I have good news for you if you have been looking for information on how to make oatmeal on the stove. I made a video for you! And this version is so creamy and delicious! In the video, I step through the basic ingredients, cooking tips, and share a simple topping idea (also noted in the below basic stovetop oatmeal recipe at the end of this post).
Additionally, some of you may be interested in exactly how long stovetop oatmeal takes to make. In the video, I actually set a stopwatch and check in a couple times to show you how the stovetop oatmeal thickens up over time. And when it’s ready.
Oh, and the recipe is written to make stovetop oatmeal for one. But you can easily multiple the amounts to serve more!
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Table of Contents
- How to Make Creamy Stovetop Oatmeal (Video)
- How to Make Oatmeal on the Stove: 5 Tips
- Stovetop Oatmeal Tips with Photos
- Stovetop Oatmeal FAQ (Frequently Asked Questions)
- Easy Stovetop Oatmeal Recipe
- More Delicious Oatmeal Breakfast Recipes
How to Make Creamy Stovetop Oatmeal (Video)
If the above video player doesn’t work, click here to view my how to make oatmeal on the stove video.
Be sure to scroll to the end of this post for a basic stovetop oatmeal recipe.
How to Make Oatmeal on the Stove: 5 Tips
Here are 5 tips to help you learn how to cook oatmeal on the stove. Scroll to the end of this post for an easy stovetop oatmeal recipe for beginners.
Stovetop Oatmeal Tips #1 Use the right pot
I have a lot of opinions about the best pot for oatmeal! You want one that will help you cook your stovetop oatmeal properly for its unique texture. I personally prefer a small, ceramic non-stick pot.
Non-Stick: Because oatmeal is pretty sticky, you’ll want to use a non-stick pot. In recent years I’ve switched from traditional non-stick to ceramic non-stick since I believe ceramic is much safer.
Small: Use a pot that is 1 quart or smaller. If the pot is too big, the oats will spread out and may not cook well.
Shopping: Although I don’t have these pots, these look like solid options and have good reviews on Amazon:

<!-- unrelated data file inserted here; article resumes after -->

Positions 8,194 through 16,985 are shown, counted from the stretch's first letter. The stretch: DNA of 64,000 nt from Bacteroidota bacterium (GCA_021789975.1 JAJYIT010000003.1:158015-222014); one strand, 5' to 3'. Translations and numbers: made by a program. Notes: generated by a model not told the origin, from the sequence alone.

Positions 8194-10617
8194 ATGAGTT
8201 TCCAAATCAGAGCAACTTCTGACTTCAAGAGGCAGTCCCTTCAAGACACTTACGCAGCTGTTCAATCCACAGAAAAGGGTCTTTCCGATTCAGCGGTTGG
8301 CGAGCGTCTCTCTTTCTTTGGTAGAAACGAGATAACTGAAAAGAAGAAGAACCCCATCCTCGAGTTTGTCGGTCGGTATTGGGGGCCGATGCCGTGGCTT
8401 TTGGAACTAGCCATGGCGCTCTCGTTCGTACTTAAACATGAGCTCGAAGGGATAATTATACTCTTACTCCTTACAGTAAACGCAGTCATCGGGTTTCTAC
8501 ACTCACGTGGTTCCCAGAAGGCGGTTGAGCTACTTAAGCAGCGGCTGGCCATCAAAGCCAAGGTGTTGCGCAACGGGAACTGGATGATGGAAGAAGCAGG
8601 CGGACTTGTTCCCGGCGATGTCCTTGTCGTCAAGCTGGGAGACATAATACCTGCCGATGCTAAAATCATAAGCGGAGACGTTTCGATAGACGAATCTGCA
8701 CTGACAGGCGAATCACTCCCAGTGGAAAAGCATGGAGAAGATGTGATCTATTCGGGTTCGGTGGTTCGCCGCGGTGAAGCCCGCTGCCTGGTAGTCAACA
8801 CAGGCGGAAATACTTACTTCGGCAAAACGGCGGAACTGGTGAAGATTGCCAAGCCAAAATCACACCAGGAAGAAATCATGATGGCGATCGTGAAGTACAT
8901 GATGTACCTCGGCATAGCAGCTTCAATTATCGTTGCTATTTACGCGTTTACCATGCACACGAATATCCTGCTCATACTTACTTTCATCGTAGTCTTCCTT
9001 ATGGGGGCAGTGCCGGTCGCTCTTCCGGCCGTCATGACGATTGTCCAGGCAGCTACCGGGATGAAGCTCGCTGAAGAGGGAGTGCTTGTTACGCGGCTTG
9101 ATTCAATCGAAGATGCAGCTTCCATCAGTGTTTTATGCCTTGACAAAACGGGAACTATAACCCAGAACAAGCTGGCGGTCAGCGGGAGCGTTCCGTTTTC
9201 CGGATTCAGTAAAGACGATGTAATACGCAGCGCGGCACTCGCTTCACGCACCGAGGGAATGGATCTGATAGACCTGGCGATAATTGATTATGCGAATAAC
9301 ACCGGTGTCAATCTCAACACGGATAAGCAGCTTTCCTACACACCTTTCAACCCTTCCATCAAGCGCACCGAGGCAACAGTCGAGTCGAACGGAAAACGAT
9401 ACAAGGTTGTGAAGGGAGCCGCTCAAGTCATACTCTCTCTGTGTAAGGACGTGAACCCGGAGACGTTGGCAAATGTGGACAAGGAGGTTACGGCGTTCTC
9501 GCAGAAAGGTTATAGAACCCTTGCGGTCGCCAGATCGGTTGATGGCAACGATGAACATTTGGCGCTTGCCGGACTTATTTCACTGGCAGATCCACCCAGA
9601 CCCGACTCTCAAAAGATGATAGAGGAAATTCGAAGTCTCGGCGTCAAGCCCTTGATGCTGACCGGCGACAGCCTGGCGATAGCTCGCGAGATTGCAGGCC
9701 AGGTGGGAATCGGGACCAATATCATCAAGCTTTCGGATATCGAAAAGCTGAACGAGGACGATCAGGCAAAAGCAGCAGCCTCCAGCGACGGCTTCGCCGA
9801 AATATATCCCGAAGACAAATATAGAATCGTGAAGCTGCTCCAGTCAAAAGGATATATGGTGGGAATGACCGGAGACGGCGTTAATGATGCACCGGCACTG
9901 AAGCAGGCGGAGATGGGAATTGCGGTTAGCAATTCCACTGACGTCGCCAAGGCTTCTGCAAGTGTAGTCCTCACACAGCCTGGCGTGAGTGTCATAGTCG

- Simply Calphalon Nonstick 1-Quart Sauce Pan
- Maxware Classic Professional PFOA Free Non-stick Coating 1 Quart Sauce Pan with Glass Lid (more affordable, but not as highly rated as the Calphalon)
Stovetop Oatmeal Tips #2 Use the right oats
Old-Fashioned Rolled Oats: I prefer old-fashioned rolled oats for my stovetop oatmeal. Steel cut does take too long IMO. Rolled oats can be cooked in around 5-10 minutes. Quick oats are typically more processed than rolled and don’t give you that nice chewy texture that I find so delicious.
I really like Bob’s Red Mill Rolled OatsBob’s Red Mill Old Fashioned Regular Rolled Oats – 32 Ounce (Pack of 4) option here. Bob’s Red Mill Extra Thick Rolled Oats are nice, too. However, these will take longer to cook (and I sometimes find hard oatmeal “shell” pieces when I eat this type). Currently, I’m enjoying the Whole Foods rolled oats, which are giving me a nice, chewy texture.
PS: Rolled oats are fun to cook/bake with. They’re really good in my Emergency Cookies recipe – couch to cookies in 20 minutes!
Stovetop Oatmeal Tips #3 Try non-dairy milk
Non-dairy milk: I find the non-dairy milks tend to scald less easily than cow milk. You can totally use regular milk, but I’ve found the non-dairy options cook better. Almond milk is my top choice, but I’ve had good luck with soy, rice, and coconut milk, too. Plus, the non-dairy milks can give you new flavor options.
How much milk to use? I like one part oats, one part milk, and one part water. So, for example, I’ll combine 1/3 cup rolled oats with 1/3 cup almond milk and 1/3 cup water. Click here for my Classic Banana Stovetop Oatmeal. I’ll also link up additional Stovetop Oatmeal Recipes at the end of this post.
Stovetop Oatmeal Tips #4 Cook it low and slow